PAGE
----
The solid/dashed/dotted line system is the same in Norway as in the UK, although many roads here have little or no markings. Basically, you may not cross a solid line (except to pass a stationary object, etc.), while a dotted line indicates a good place to cross. A dashed line says you /may/ cross, but it's a bad idea. And if there are two lines in the road, the one nearest you applies to /you/, while the other applies to traffic in the other direction.

Yellow lines are used as dividers between traffic directions on major roads, while white ones are used between lanes going in the same direction.

Reply to
David Brown

One Norwegian curiosity is that the airfield markings are yellow instead of white, as they are better seen in snowy conditions.


Reply to
Tauno Voipio

IMO, there were too many places where it's "believability" was needlessly compromised (e.g., filming the "payoff" to the polish bear delivery guys)

But many single lane roads appeared to have *dashed* white lines on the shoulders. For example, see:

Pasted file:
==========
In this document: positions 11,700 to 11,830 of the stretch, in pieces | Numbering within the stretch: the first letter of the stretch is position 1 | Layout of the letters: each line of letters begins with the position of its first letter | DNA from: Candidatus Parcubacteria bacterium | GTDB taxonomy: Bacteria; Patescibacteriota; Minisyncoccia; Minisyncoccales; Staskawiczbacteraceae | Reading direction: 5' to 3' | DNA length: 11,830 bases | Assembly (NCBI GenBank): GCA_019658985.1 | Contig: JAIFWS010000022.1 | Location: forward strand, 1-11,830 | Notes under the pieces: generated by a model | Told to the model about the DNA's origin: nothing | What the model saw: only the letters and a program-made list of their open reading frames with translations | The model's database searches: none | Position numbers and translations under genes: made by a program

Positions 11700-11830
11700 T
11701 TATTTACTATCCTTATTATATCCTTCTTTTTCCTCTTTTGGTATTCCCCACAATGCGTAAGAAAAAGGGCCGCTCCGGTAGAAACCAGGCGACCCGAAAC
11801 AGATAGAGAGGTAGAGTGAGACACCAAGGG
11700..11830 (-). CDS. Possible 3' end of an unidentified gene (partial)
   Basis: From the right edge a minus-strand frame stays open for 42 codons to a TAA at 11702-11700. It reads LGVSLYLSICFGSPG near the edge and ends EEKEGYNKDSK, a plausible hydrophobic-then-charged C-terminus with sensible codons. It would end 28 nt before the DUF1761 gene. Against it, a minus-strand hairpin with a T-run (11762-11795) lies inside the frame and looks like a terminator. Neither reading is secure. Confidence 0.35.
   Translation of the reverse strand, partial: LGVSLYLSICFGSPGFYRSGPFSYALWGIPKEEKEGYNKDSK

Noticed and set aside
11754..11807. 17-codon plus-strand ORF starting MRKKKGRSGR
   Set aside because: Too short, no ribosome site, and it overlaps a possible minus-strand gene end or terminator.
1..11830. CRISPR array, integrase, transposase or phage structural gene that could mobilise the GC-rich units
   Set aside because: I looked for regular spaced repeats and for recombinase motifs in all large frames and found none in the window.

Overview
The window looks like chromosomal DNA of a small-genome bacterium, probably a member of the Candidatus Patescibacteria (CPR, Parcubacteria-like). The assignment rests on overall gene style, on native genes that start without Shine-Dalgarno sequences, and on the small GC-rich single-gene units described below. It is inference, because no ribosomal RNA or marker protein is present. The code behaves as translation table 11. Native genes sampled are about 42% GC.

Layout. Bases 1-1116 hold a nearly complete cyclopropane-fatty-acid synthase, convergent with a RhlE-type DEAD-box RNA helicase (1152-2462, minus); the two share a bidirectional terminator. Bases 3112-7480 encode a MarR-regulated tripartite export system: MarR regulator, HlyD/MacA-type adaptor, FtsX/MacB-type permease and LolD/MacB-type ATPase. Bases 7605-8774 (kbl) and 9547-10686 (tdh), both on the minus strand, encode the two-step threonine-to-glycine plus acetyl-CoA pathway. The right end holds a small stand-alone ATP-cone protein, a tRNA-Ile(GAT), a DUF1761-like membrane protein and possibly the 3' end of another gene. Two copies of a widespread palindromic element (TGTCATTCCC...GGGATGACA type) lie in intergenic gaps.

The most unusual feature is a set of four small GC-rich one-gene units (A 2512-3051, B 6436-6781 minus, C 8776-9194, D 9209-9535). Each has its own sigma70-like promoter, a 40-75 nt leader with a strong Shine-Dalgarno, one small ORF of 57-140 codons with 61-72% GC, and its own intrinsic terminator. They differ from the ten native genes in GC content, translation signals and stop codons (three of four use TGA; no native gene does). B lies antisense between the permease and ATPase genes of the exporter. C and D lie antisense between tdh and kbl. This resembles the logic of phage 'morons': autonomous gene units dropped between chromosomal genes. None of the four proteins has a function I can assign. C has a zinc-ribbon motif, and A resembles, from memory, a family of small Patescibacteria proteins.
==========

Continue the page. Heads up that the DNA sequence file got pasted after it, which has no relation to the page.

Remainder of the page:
Here, a line that is solid can't be crossed (there are places where this is actually *enforced*! :-/ ) but a dashed line can. The line marking the shoulder is always (?) solid. Note, for example, the shoulders in:

Does this, perhaps, acknowledge that on these narrow ("less than two lanes") roads, there will be occasions where drivers (in each direction!) will *have* to pull onto the shoulder to accommodate oncoming traffic?

There appears to be a refinement of the dash system that doesn't exist here (nor can I recall encountering it in Britain) as it applies to yellow (direction dividing) lines:

continuous: Crossing illegal long dash, short gap (warning line): Crossing (overtaking) legal, but risky short dash, long gap: Crossing legal (good visibility)

I.e., three different cases (and, even more when you consider double line scenarios: neither lane can pass; this direction can pass but not the opposing direction; opposing can pass but not this; anyone can pass).

The scene that I noticed had one side of the "double line" as "long with short" while the other side was "short with long". Given the above, this would indicate it is "ok to pass (overtake)" in both cases; but, riskier for one direction than the other.

Here, we would have: double yellow no passing, either direction solid with dashed no passing for the lane carrying the solid yellow dashed passing for each direction

(In some places, a single yellow line would suffice for double -- solid or dashed indicating the first or third of these criteria)